Thyroid cancer isn’t that common in the United States, but rates seem to be increasing, likely due to new technology allowing for detection of small thyroid cancers that might not have been as detectable in the past. The good news? Most cases of thyroid cancer can be cured with treatment.
Thyroid cancer is the abnormal and uncontrollable growth of cells in the thyroid gland, a gland located in front of the esophagus responsible for the production of several crucial hormones. The thyroid is composed of two main types of cells:
- Follicular cells, which are responsible for making thyroid hormone, a hormone that helps to regulate metabolism.
- C cells, which are responsible for making calcitonin, a hormone that helps regulate calcium use in the body.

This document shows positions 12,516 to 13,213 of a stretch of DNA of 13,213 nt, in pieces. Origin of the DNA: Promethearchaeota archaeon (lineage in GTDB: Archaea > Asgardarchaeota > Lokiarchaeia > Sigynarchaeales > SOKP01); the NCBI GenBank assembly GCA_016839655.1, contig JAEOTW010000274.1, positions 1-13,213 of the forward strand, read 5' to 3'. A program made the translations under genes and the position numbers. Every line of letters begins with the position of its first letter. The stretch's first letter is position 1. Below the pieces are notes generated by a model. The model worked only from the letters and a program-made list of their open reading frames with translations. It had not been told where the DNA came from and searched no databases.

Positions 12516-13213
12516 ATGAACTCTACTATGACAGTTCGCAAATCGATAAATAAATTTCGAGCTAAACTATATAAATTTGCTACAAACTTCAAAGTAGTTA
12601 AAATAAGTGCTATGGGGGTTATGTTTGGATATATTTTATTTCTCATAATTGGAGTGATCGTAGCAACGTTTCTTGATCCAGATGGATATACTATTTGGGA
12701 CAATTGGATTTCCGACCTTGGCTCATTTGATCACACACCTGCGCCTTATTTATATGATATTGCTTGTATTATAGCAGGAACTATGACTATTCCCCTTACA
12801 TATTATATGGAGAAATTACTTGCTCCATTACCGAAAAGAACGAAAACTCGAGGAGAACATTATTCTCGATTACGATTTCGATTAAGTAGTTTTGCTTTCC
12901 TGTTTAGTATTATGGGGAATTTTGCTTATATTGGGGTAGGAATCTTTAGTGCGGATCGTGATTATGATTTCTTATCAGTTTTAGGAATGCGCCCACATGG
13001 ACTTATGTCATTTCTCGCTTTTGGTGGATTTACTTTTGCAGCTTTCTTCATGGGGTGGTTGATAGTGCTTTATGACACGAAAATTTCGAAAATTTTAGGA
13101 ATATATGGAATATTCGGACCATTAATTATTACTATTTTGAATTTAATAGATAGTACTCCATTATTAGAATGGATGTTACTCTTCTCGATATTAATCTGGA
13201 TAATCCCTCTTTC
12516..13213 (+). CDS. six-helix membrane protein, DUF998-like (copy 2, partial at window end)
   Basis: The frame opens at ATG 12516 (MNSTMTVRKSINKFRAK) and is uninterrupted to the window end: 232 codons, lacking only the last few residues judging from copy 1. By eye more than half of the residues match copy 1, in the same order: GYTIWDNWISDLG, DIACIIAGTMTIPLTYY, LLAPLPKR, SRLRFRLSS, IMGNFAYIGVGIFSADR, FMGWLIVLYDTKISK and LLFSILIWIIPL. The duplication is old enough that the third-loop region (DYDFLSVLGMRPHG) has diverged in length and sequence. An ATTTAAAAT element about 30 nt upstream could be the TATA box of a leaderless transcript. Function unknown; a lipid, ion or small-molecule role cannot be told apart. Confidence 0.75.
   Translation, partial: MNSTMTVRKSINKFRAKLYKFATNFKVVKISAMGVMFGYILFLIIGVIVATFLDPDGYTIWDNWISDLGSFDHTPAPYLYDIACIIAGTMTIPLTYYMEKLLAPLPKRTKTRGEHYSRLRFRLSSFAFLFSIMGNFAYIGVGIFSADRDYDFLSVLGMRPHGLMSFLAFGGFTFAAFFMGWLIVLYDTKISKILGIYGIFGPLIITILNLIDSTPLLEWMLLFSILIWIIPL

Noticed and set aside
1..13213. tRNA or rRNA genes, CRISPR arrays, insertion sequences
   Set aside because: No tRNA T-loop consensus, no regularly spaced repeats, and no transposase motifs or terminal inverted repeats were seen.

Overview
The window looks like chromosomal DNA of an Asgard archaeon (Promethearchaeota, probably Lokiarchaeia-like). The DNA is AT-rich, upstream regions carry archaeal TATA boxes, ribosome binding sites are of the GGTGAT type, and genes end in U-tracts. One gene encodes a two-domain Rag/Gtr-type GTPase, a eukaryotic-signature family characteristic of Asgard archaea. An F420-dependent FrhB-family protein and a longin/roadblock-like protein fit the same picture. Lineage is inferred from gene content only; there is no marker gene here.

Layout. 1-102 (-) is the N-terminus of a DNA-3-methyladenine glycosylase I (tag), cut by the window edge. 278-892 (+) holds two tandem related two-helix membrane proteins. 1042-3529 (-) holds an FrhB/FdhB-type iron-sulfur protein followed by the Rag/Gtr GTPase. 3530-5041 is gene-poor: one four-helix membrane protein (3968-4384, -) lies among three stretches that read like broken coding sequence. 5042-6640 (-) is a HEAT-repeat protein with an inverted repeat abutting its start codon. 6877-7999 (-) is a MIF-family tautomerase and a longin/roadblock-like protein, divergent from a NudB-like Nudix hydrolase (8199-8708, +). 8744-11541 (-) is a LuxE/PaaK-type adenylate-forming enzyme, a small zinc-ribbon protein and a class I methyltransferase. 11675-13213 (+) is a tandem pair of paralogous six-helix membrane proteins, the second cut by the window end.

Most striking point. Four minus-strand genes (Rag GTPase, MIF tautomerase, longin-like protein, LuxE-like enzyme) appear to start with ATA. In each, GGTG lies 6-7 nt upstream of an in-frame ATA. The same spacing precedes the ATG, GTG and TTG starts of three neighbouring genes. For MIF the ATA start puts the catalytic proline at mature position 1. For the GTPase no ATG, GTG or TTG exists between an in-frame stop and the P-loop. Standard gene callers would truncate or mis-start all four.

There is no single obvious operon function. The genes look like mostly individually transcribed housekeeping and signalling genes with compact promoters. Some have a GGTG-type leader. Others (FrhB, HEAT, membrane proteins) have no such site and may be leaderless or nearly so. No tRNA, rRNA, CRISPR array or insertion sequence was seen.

There are many different types of thyroid cancer. The classification of thyroid cancer depends on the cells it arises from. Most often, thyroid cancers develop from follicular cells.
Types of thyroid that arise from follicular cells include:
- Papillary carcinoma (80% of cases)
- Follicular carcinoma (10% of cases)
- Hurthle cell carcinoma (3% of cases)
Other types of thyroid cancers include:
- Medullary thyroid carcinoma (4% of cases)
- Anaplastic carcinoma (2% of cases)
- Thyroid lymphoma (<1% of cases)
- Thyroid sarcoma (<1% of cases)